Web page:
If your IT services company is wondering how to start a cloud business, you should take heed: Many IT executives...
are giving fair warning that starting a cloud business takes a well-developed strategy, as well as changes to your internal business processes.
Time has passed for those IT providers that sat on the sidelines because customers weren't ready for the cloud, cash flow problems stymied their efforts or they were unsure of how to monetize cloud services. In less than a decade cloud has become a bedrock technology that is deeply entrenched and continues to be deployed at large enterprises, medium-sized businesses and small companies. A TriCore Solutions study found that 85% of the organizations it surveyed are adopting the cloud or planning to do so. TriCore Solutions, a managed applications, infrastructure and consulting company in Boston, polled more than 200 IT professionals for its study, which was published in May 2017.
Even with the complexities that come with the growing maturity around the cloud computing business, IT service providers that are just beginning to offer the technology to their customers can still find opportunities.
"It's absolutely not too late, but definitely more difficult to enter the market than it would have been if you had begun moving the ship a couple years ago," said Jamison West, a channel executive who founded Arterian and guided that service provider's transition to the cloud. West left Arterian to launch a new venture, Teamatics, in April 2017.
West added that not only have traditional competitors entered the market, but new "born in the cloud" firms are popping up everywhere, and they have the inherent advantage of inventing themselves in the cloud without the traditional IT provider's baggage.
Want to learn how to start a cloud business? Here are five tips to get you started:
Prepare for a subscription-based revenue model
Arlin Sorensen, CEO at HTG Peer Groups , an organization in Harlan, Iowa, that coaches managed service providers (MSPs), said less than 10% of its peer group members' revenue comes from cloud computing. He noted some members are just beginning to enter the cloud services market.
For these members, transitioning to cloud requires helping customers identify what type of cloud services they want, which in turn helps them find their own value as a cloud partner. First, though, they have to make sure to facilitate the change to a subscription model.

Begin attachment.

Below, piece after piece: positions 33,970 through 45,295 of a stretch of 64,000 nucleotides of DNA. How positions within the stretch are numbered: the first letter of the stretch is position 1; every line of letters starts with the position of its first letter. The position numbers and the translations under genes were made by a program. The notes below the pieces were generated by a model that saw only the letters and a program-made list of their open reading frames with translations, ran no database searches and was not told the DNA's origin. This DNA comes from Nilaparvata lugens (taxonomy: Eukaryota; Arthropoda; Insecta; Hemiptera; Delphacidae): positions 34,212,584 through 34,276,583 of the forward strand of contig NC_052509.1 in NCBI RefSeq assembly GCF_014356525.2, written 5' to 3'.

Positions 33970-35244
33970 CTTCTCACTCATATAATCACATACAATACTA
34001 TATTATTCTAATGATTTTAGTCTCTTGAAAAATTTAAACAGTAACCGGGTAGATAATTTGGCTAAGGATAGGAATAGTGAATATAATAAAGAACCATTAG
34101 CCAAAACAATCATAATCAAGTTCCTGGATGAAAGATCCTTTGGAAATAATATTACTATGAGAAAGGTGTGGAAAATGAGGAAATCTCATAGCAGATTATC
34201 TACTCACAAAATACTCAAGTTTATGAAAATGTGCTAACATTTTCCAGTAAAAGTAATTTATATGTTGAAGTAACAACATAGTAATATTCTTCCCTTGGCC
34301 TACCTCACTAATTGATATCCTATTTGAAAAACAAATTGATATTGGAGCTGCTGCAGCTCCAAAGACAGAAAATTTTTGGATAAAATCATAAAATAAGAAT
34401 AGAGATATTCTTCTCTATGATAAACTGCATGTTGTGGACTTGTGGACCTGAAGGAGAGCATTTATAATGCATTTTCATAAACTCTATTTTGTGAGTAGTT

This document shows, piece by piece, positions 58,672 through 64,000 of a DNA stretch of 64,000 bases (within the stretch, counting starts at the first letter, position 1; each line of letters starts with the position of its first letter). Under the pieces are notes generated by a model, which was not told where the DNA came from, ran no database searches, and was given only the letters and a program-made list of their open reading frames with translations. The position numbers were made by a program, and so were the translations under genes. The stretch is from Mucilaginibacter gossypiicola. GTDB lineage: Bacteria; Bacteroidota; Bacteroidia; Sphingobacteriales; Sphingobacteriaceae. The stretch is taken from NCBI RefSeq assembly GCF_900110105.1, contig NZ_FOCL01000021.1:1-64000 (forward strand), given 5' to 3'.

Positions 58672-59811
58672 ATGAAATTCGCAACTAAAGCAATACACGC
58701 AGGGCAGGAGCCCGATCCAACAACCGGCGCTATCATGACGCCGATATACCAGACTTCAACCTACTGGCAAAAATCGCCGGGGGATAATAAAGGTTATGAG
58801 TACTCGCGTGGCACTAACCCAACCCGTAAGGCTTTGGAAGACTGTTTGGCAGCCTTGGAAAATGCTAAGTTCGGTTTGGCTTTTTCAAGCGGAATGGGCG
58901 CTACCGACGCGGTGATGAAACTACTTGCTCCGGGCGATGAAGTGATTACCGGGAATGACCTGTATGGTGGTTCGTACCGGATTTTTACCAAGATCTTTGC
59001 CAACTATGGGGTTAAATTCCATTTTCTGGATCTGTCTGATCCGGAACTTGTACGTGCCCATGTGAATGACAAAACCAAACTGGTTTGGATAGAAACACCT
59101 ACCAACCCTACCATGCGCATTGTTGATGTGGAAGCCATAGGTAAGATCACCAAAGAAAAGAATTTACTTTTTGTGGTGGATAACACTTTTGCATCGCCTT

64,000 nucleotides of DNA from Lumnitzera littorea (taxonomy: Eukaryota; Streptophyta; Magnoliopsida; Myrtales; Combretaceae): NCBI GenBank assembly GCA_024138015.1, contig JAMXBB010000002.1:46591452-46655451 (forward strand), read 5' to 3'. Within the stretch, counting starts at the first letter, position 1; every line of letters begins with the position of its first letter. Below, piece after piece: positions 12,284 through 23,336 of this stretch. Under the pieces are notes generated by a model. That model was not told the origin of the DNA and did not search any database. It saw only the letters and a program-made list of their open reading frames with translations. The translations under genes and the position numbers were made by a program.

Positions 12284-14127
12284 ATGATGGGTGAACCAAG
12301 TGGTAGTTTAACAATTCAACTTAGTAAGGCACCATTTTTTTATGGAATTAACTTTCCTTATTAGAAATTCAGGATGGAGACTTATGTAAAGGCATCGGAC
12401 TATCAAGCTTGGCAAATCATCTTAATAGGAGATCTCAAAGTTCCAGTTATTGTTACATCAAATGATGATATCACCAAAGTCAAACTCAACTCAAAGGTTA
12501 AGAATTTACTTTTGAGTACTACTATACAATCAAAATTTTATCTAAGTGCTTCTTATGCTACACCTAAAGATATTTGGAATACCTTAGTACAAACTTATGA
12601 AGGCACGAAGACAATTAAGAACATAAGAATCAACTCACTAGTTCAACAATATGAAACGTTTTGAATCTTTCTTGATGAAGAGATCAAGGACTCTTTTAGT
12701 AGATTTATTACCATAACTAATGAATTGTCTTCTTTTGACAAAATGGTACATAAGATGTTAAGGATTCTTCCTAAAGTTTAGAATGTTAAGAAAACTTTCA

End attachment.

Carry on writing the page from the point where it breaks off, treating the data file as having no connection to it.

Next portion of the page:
"The biggest challenge we see in the transition to cloud is related to cash flow because for most MSPs the business model is built around selling products and projects to implement on-premises solutions where they get the majority of their revenue upfront, not spread over 36 or 48 months," Sorensen said.
To keep the revenue cycle constantly flowing, Sorensen advises new cloud entrants to migrate new customers to the cloud before turning their attention to offering cloud services to current customers.
Leverage distributor, vendor partnerships
Partnerships are another important consideration for channel companies learning how to start a cloud business.
Sorensen said cloud services beginners should keep in mind that while Amazon Web Services and Microsoft Azure have more advanced partner ecosystems, smaller cloud vendors lack channel support such as marketing development funds and lead generation programs, which enable partners to grow their business by supporting their customers' needs.
"Many cloud vendors are just trying to figure out how to even have conversations with a managed service provider," Sorensen said.
Ryan Walsh, senior vice president of partner solutions at Pax8, a value-added cloud distributor based in Denver said there's no reason new cloud service providers can't speed up their time-to-market with cloud offerings, especially if they strike the right partnerships with distributors.
He said IT companies that begin offering cloud solutions already have some domain level of expertise whether it's with a market segment they work with, such as healthcare or financial institutions, or a company working within a geographic region. However, they might not know what cloud products are pertinent, how to pick cloud products or how to sell and market what they are offering.
"If these companies are just getting started they'll want to find a distributor that has a proven template that can guide them through the process of picking from a list of prospects they'll want to talk to, and identifying what are the attributes of various cloud products. That's invaluable," Walsh said.
On the cloud vendor side of the business, newly established cloud solution providers should look for vendor partnerships that offer reliable, scalable and economically viable services that incent resellers, said Jeff Kaplan, managing director at THINKstrategies Inc., a strategic consulting company based in Wellesley, Mass.
Additionally, cloud vendors must provide the right level of support so that if any issues arise the IT service provider can properly service and support their customers. Furthermore, as technology evolves cloud vendors must offer their channel partners continuous innovation.
"These have always been the rules for channel partner relationships in the marketplace. What has changed is that we are now talking about virtual services as opposed to selling stand-alone assets," Kaplan said.
Find an entry point
Another path forward for cloud service providers entering the cloud market is to develop a launch strategy. One way to do this, Walsh said, is to begin by offering valuable and strategic technology deployments as a way to open the door to the cloud service market.
"Security is a great entry point because it's a business essential," Walsh said.
A channel partner, for example, may have a customer using an on-premises security product such as an email gateway. When the customer is ready to refresh that product, the partner has an opportunity to propose a cloud-based email filtering offering in its stead, he noted. In this cloud technology niche, Pax8 sells Symantec's cloud-based email security products to channel companies.